“The traditional urban public school system is broken, and it cannot be fixed,” argues Andy Smarick on Education Gadfly. “It must be replaced by a network of charter schools.
Chartering’s systemic innovations have already shown that the district need not be the exclusive operator of all public schools. A wide array of organizations can deliver a public education. Chartering has also demonstrated that there can be variety and churn within public education: Diverse new schools can be continually created, failing schools can be closed, and great schools can be replicated and expanded.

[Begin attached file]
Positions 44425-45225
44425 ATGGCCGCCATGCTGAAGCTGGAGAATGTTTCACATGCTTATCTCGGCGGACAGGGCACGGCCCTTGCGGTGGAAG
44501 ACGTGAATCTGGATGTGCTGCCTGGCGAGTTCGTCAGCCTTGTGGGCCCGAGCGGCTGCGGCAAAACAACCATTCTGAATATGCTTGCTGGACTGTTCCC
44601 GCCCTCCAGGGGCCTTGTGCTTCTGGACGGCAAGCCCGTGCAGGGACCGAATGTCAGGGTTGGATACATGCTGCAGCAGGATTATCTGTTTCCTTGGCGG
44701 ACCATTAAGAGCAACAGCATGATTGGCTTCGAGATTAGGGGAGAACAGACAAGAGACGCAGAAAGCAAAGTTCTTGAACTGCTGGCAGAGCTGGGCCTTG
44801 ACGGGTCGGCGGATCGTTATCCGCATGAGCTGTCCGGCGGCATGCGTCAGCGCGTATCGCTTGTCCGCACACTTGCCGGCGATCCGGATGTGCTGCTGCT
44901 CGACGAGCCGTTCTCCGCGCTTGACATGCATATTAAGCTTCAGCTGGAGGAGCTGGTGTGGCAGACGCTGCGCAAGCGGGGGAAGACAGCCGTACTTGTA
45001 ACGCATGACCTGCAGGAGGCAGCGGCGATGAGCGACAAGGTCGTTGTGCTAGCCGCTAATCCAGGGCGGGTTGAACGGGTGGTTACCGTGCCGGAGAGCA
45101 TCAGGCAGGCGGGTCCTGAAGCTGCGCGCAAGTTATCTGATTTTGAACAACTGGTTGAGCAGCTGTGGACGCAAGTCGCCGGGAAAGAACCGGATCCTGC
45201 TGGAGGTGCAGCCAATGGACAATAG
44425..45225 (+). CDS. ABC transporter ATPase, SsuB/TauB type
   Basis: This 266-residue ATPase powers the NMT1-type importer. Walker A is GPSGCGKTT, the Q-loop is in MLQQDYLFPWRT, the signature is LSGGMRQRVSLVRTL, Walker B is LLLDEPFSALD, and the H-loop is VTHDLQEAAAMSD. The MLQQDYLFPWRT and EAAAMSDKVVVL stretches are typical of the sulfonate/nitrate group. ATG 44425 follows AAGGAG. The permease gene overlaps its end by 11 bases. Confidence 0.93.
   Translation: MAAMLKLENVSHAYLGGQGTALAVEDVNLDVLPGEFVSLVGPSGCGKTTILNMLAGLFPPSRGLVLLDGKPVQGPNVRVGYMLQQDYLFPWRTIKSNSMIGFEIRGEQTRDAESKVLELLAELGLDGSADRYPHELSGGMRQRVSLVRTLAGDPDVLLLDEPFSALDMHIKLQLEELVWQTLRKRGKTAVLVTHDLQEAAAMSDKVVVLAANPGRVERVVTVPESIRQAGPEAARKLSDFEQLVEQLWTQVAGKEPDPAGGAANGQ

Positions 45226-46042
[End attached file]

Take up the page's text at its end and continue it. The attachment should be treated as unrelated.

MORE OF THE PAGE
His new book, The Urban School System of the Future, argues that chartering “can form the core of a comprehensive and coherent new urban public education system.”